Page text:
The Healthy Waterways Strategy assesses condition for seven indicators of waterway health. The descriptions of these assessment methods below are excerpts from the 'Healthy Waterways Resource Document (draft 2012)'. The seven indicators are:
Platypus condition was assessed by looking at the current abundance (size of population) and relative abundance of the populations based on the catch per unit of effort (CPUE). CPUE is based on the number of individual platypus captured and the survey effort (number of traps). Relative abundance is measured by assessing the current abundance against reference condition for each population.
An appropriate reference condition for a system was defined as the maximum three yearly average of the annual maximum CPUEs recorded in the core populations in the system for the period of available record (that is, a rolling three-yearly average of the annual maximum CPUE recorded across populations within a system was calculated, and the maximum value selected). The reference condition provides an indication of a system’s potential to support platypus abundance based on historic capture data. The three year average allows for consideration of the variability in capture rates through time and to minimise the impact of single year potential outliers. The upper reference condition is 1 (based on the highest reported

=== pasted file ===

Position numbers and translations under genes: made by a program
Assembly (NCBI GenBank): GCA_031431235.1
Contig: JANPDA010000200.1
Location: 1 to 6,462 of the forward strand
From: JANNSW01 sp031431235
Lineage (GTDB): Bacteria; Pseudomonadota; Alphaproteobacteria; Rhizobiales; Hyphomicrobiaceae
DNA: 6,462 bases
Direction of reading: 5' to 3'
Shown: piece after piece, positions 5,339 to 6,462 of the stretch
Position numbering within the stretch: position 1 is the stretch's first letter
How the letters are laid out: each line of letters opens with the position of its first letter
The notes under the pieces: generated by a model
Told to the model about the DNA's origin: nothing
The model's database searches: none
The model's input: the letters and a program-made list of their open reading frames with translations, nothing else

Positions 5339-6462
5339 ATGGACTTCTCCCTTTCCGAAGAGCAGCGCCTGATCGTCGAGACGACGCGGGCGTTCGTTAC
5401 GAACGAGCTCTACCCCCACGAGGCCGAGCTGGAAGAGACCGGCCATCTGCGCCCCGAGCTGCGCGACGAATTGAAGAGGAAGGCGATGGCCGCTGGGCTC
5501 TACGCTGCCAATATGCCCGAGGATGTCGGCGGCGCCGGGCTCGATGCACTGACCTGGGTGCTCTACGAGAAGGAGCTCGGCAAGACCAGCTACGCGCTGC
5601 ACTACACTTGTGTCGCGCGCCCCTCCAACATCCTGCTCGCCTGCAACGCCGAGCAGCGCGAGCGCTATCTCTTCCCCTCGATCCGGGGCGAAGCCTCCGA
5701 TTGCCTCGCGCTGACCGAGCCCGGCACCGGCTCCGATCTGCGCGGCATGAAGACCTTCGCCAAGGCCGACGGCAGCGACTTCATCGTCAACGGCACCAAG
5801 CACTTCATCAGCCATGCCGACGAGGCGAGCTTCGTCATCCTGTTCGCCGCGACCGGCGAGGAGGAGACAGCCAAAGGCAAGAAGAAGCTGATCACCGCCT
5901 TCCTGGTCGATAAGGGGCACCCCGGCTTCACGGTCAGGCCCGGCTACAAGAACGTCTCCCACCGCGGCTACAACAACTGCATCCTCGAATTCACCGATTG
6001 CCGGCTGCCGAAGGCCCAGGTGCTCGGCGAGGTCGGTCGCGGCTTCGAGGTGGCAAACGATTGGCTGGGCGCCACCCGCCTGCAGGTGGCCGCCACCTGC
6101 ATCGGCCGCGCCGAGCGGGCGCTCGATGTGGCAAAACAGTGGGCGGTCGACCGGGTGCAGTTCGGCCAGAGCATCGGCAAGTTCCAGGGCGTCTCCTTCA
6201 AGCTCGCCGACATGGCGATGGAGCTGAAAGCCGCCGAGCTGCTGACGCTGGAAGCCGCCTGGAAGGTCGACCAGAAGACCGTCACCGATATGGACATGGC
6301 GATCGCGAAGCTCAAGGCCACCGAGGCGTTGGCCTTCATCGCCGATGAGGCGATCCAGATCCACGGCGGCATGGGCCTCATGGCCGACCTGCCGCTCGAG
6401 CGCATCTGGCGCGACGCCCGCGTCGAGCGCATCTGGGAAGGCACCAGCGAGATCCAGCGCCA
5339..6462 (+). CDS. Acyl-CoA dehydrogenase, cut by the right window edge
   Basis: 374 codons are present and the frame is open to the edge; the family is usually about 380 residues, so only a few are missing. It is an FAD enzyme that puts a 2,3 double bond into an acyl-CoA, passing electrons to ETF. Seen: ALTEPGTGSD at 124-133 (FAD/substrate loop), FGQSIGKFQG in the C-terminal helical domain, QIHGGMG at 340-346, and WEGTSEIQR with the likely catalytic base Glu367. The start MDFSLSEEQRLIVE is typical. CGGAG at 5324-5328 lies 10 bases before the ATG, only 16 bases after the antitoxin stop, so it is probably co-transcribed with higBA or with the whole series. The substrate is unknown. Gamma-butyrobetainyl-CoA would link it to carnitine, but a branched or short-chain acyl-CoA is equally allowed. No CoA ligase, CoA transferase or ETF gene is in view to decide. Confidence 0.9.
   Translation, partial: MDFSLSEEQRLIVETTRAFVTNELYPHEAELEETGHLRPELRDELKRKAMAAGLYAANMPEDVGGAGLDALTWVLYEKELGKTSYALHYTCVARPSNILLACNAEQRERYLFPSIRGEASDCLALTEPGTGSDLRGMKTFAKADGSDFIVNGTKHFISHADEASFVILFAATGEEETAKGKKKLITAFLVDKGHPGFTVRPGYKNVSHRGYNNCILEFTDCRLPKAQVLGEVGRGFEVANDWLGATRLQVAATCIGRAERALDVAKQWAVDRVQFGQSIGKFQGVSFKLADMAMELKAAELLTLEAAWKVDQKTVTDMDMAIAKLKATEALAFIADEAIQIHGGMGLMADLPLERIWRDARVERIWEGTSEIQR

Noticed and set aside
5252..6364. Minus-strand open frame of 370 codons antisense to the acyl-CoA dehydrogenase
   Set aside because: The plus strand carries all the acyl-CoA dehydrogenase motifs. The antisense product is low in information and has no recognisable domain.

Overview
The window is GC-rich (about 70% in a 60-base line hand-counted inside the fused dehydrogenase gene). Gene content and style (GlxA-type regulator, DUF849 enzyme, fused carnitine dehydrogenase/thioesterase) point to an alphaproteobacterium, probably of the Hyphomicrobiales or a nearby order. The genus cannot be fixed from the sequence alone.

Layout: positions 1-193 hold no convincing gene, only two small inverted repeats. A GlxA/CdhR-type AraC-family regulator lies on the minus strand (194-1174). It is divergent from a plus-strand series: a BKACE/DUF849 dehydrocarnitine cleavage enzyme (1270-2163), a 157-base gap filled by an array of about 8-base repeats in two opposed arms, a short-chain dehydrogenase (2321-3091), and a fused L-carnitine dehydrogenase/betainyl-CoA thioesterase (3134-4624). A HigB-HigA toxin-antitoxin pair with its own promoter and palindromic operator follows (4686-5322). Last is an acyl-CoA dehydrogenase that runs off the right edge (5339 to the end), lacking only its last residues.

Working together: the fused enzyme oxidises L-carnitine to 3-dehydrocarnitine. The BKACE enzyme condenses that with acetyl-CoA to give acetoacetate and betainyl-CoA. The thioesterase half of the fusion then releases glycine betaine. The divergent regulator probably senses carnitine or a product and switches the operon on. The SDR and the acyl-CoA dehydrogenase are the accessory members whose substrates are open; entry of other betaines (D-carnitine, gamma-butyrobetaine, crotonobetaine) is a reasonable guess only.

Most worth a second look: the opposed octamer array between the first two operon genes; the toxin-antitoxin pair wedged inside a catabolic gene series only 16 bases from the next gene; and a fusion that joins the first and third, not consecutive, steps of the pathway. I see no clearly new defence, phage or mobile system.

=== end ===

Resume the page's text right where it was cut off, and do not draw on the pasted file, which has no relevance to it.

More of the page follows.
CPUE within the region being 0.98). There are two exceptions:
This is based on: in the ten systems with sufficient data, four recorded the maximum three-yearly average annual maximum in 2001 or 2002; and the maximum did not occur in any system after 2005. Populations were assigned to the HWS systems for the current condition assessment. The current condition ratings per system are based on the scores in the table below. Not all populations (and systems) have been surveyed every year and so there are variable temporal extents of data to inform the reference condition in each system. In most systems, adequate data is available to provide confidence in the assessment of condition at the system scale. The confidence in the data to adequately represent the condition and distribution of platypus populations is limited by the strengths and weaknesses of the sampling method. For example, population condition is based on capture data only and is not influenced by sightings. In some systems, there was limited data to assess platypus communities; in these cases expert opinion was used to rate the current condition.
The condition of fish was assessed by examining freshwater fish populations rather than single species and uses measures of:
These measures were averaged to produce a score per system. The data used to conduct the assessment came from the Department of Sustainability and Environment (now the Department of Environment and Primary Industries) aquatic fauna database and fish survey reports held by Melbourne Water.